Eurogroup wants to keep greece on savings course

Eurogroup wants to keep greece on savings course

"It is becoming more and more difficult politically to move forward with further measures," eurogroup head jeroen dijsselbloem said, referring to the severe social tensions in the country. "Greece must take further steps to strengthen its competitiveness."

The control troika of the EU commission, the international monetary fund (IMF) and the european central bank (ECB) announced over the weekend that they would not return to athens until january. EU commissioner for the protection of human rights and fundamental freedoms, olli rehn, said in brussels on monday that the heads of mission of the three institutions should resume their work in athens as early as this wednesday. As much work as possible should be done in december. The complete troika will then work from january onwards. Their report should then be completed in january. "The work is not yet done," said dijsselbloem.

The representatives of the donors have not yet given the green light for the 2014 budget – already approved by parliament – and the next tranche of aid in the amount of one billion euros. Among other things, the troika is calling for further privatization in the rustic industry. Athens does not need fresh aid money until the end of january. The country’s economic situation is desolate: greece is battling record unemployment and getting deeper and deeper into crippling deflation, according to data released monday by statistics agency elstat.

The current federal finance minister wolfgang schauble (CDU) also said that there were "open points with the troika". He added: "but overall greece is on a good path."The problems are manageable.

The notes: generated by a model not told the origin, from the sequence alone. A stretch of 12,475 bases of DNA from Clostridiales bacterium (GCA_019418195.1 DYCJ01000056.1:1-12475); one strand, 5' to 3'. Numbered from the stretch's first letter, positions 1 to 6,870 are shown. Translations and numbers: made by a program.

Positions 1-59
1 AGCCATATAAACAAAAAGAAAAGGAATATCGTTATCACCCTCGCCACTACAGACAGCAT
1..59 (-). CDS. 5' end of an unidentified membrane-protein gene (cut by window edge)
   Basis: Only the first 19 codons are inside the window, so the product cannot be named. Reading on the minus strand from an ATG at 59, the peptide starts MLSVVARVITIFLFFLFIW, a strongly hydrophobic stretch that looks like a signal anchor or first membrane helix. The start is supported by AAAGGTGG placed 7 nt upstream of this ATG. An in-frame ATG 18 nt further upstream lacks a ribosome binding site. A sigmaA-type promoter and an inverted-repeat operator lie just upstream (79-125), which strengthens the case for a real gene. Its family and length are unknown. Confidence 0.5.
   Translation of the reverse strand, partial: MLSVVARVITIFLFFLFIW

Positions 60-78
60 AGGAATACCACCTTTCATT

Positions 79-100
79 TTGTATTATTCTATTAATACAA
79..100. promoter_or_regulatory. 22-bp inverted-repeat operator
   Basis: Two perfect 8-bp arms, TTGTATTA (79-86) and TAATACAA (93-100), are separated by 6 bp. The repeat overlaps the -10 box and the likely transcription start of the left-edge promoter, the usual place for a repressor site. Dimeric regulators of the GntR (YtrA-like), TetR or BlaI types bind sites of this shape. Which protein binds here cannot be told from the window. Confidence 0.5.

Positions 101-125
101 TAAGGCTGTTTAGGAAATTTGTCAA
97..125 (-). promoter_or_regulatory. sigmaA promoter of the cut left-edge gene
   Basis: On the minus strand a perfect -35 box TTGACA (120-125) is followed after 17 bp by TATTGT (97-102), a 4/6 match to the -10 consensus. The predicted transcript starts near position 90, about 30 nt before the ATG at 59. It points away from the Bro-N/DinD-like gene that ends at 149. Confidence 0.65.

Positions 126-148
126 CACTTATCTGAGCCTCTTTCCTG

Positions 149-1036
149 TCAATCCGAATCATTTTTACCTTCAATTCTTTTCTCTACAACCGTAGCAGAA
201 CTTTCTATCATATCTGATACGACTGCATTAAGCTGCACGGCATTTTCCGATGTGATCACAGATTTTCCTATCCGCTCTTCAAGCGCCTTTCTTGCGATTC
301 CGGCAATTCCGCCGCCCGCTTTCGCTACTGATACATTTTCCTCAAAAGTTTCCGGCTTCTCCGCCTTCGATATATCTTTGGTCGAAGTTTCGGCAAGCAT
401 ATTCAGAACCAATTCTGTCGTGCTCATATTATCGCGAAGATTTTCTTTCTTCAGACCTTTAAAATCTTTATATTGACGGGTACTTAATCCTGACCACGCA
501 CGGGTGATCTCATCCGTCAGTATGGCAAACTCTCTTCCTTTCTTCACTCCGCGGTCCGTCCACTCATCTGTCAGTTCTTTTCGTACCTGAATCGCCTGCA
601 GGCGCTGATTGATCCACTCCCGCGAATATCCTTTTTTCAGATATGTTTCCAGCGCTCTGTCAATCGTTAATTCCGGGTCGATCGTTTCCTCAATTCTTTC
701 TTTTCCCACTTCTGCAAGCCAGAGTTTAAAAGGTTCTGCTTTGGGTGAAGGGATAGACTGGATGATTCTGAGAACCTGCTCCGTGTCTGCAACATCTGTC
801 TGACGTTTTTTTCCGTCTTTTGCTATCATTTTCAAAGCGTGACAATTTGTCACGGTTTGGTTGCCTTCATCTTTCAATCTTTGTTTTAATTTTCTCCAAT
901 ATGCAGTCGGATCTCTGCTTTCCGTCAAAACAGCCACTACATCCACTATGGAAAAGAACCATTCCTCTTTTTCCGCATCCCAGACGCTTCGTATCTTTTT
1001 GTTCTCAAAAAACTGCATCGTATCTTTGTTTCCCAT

Dijsselbloem confirmed that in the margins of the meeting there were small consultations on the banking union. The dutchman did not comment on details. The planned common rules for the rescue and restructuring of ailing banks are hotly disputed. Already on friday there had been a meeting about this in the berlin finance ministry, which diplomats described as useful.

Schauble also did not attend the brussel extra meetings. The dispute over the banking union was on the agenda of all 28 EU treasurers for this tuesday. On some points, such as the legal basis for the system, there have been, according to diplomats, some assumptions. However, tough negotiations were still expected, which could drag on into the following week.

Former crisis country ireland is soon to receive its final payment of 1.4 billion euros from the aid program of international lenders. "We are confident that ireland will be able to stand on its own two feet from next year," dijsselbloem summed up. Rehn said: "this is a strong signal that the joint response to the crisis is delivering results."The fin added that the green island will continue to be monitored by his agency after the end of the program. In 2010, ireland slipped under the euro bailout umbrella, mainly because of a floundering bank, and received loan commitments of 85 billion euros from its lenders.

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